Using link analysis, OSINT teams also seek to identify key influencers for insight into the actions of organized groups or criminal networks. For example, they’ll look at who the influencers are, what their intent may be and whether their postings provide any information that can help focus additional research or even trigger intervention.

Finally, OSINT teams spend a lot of time on analysis. They look to establish a broader context for evidence of interest, such as determining whether it relates directly or indirectly to risks, threats, or vulnerabilities of the client’s people, brand, assets, and reputation.

What Happens When an OSINT Team Makes a Significant Discovery?

It depends on the client. The OSINT team should alert the client immediately at any time during the process if concerning information arises. Less than urgent information is typically compiled in a report that identifies specifics and trends – either as a single report or as a series of ongoing daily, weekly or monthly monitoring updates.

Upon receipt of this information, the client has several choices. First, they can elect to take no further action, whether monitoring is continued or not. Second, the client can direct the monitoring team to capture and preserve the evidence (including metadata) for potential future reference or action. Third, they can enhance security and workplace violence prevention activities to address the threats identified.

The client might choose to enhance OSINT monitoring by focusing on one or several areas, increasing monitoring frequency, or expanding to include additional individuals, events, locations or keywords. Based upon the threat level, they could also choose to authorize physical surveillance or direct engagement with the individuals if their identity and location can be determined.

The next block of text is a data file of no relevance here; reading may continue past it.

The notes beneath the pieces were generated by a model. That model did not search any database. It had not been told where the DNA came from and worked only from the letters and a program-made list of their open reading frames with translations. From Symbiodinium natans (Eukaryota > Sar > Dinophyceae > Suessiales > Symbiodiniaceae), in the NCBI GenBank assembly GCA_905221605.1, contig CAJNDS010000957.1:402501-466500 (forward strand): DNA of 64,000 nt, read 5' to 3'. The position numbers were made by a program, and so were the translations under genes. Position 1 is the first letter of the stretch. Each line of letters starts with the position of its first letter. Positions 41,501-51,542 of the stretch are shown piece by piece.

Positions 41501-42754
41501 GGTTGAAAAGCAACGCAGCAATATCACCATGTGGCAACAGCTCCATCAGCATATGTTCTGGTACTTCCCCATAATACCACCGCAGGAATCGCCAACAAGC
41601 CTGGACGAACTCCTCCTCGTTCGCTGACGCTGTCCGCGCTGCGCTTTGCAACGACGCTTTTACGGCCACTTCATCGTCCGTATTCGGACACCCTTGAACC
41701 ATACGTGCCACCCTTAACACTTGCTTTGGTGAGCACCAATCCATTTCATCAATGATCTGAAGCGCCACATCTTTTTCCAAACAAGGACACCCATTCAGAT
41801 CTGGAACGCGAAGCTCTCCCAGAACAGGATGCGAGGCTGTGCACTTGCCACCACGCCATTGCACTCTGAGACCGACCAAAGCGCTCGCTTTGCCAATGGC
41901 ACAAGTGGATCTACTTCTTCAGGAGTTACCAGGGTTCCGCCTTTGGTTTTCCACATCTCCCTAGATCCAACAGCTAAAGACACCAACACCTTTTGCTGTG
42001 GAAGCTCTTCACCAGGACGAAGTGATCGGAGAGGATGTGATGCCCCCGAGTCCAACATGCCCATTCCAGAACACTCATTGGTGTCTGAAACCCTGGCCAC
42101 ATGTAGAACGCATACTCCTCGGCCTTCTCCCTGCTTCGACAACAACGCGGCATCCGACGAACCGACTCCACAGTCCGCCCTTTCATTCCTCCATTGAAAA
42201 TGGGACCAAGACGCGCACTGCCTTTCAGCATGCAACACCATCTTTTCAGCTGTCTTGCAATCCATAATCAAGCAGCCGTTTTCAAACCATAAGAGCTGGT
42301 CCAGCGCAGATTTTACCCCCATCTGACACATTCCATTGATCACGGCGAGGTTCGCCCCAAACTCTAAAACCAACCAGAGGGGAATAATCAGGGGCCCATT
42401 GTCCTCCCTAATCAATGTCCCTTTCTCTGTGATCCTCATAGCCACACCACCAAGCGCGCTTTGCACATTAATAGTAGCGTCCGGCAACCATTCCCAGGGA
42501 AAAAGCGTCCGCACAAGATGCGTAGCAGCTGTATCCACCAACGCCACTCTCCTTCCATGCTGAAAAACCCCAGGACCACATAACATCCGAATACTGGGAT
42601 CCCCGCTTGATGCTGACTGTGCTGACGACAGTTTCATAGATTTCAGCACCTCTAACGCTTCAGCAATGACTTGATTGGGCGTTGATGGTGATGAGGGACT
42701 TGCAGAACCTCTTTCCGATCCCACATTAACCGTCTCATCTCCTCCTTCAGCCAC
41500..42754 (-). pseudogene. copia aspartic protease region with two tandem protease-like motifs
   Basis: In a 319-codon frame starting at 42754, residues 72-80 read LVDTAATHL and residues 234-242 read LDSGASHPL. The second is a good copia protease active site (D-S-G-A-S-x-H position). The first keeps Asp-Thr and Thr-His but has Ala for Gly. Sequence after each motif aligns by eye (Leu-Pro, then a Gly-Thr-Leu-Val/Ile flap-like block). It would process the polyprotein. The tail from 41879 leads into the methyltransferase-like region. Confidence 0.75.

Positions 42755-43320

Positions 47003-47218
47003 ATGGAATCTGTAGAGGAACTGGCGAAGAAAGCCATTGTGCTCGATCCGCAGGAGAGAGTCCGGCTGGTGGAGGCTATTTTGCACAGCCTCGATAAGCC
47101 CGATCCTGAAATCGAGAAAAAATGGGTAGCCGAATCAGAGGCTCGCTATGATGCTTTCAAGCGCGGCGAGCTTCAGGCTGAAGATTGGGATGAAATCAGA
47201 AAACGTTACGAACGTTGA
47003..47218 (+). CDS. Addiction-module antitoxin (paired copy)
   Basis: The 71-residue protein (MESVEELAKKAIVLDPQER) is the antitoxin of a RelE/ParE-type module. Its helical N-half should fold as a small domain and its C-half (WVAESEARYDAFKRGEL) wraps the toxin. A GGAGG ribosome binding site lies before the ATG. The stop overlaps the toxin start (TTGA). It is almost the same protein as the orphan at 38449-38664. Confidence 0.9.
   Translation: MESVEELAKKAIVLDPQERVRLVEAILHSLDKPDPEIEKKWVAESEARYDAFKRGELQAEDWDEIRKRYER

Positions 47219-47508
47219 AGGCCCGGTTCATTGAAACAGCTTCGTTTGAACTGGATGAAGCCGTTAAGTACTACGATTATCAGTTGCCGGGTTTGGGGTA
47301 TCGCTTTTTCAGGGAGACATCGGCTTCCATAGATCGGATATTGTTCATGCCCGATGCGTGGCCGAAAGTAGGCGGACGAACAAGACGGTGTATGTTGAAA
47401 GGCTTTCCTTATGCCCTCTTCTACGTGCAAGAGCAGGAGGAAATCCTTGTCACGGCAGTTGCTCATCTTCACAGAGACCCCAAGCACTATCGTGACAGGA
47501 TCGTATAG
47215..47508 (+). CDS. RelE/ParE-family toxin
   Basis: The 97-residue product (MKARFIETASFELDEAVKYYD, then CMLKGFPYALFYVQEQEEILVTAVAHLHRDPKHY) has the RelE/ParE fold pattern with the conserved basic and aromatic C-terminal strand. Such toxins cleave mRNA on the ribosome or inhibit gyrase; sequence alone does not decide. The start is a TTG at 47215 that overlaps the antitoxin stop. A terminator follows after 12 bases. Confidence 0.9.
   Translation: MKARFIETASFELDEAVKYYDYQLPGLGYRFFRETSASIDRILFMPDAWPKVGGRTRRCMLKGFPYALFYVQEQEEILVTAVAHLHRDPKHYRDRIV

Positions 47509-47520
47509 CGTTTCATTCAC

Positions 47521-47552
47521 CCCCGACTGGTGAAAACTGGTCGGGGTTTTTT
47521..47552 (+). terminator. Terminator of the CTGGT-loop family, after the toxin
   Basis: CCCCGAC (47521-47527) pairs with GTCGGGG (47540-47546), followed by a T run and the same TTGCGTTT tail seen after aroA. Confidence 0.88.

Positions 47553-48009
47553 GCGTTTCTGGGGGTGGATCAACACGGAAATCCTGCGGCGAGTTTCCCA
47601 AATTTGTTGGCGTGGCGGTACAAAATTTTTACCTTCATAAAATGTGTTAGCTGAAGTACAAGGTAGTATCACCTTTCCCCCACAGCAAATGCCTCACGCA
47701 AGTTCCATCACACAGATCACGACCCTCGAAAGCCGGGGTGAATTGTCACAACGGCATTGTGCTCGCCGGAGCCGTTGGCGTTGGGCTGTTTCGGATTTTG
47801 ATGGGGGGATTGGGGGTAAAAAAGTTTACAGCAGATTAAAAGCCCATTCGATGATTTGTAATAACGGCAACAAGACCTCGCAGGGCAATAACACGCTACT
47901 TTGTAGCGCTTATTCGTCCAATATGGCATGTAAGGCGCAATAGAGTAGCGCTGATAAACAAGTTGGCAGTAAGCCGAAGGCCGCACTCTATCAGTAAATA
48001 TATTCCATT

Finally, the client could decide to take legal action or bring law enforcement into the picture, especially if a prosecutable crime had occurred (e.g., stalking, trespassing). In any case, OSINT provides the opportunity to understand the threat environment and help inform a formal risk assessment of any threats faced by the client.

We Have the Tools to Help Save Lives. We Need to Use Them.

Open-source intelligence monitoring and analysis isn’t a magic wand you wave and - poof! - the risk of workplace violence just disappears. As with any investigation, planning, skill, tools and expertise are required to be effective in assessing risk and threat. However, OSINT can inform and prevent workplace violence. For example, although school officials had been monitoring students' social media before the deadly shooting in Uvalde, Texas, they failed to pick up on posts from the gunman, including those that reportedly stated his intent.

Ideally, as part of the review, officials will identify what did not work in the monitoring program so that harm to others can be prevented in the future. They can then share this finding with the larger community of threat assessors and OSINT teams. We know that, for schools in particular, children communicate through social media platforms.

The focus should be on continuing to include OSINT as one countermeasure in a layered approach to violence prevention, ensuring it is supported by a logical, investigative plan and review and appropriately trained personnel. Such an approach will identify opportunities to intervene and help save lives in the future.

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About the author

Debra K. Kirby
Debra brings command experience in patrol operations, investigations, organized crime, law enforcement training, policy development, data-led policing and internal affairs with an acute focus on integrity systems, covert operations and the need for strong accountability practices in support of operational priorities.